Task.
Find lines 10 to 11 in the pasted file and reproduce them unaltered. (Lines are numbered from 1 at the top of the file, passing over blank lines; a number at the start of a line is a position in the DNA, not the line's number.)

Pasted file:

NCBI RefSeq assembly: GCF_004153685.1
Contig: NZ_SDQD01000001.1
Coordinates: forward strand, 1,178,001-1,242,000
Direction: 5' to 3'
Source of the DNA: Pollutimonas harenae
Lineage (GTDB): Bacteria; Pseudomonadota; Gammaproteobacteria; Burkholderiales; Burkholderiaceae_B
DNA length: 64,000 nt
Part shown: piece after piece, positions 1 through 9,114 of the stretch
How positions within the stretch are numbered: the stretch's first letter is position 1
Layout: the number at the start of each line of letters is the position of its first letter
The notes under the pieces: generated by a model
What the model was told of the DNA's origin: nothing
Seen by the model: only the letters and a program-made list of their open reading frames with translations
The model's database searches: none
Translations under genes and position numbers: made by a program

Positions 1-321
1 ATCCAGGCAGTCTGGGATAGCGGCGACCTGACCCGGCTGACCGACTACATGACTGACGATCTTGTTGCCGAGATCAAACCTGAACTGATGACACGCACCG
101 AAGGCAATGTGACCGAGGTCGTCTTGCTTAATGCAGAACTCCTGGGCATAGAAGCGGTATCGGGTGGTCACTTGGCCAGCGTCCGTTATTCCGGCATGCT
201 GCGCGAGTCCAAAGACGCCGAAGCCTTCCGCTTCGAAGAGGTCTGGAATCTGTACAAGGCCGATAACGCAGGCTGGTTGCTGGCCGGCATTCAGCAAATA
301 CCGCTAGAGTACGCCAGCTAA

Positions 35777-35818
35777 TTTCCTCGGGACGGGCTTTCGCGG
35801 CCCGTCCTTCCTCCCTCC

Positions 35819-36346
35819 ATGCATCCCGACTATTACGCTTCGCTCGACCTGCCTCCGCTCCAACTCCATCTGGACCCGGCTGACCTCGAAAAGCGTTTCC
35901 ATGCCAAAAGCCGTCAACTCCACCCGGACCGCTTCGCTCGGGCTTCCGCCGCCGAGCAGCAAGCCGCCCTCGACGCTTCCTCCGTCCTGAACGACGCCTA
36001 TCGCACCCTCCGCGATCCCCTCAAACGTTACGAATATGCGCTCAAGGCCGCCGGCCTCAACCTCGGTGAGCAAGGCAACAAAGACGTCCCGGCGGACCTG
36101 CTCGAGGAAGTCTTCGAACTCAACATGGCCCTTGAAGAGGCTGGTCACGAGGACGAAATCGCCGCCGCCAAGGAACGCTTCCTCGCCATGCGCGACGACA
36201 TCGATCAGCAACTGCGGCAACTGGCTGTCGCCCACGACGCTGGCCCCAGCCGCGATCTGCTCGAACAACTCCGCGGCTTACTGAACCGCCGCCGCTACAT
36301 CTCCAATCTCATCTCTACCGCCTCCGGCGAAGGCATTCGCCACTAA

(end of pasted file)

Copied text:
Layout: the number at the start of each line of letters is the position of its first letter
The notes under the pieces: generated by a model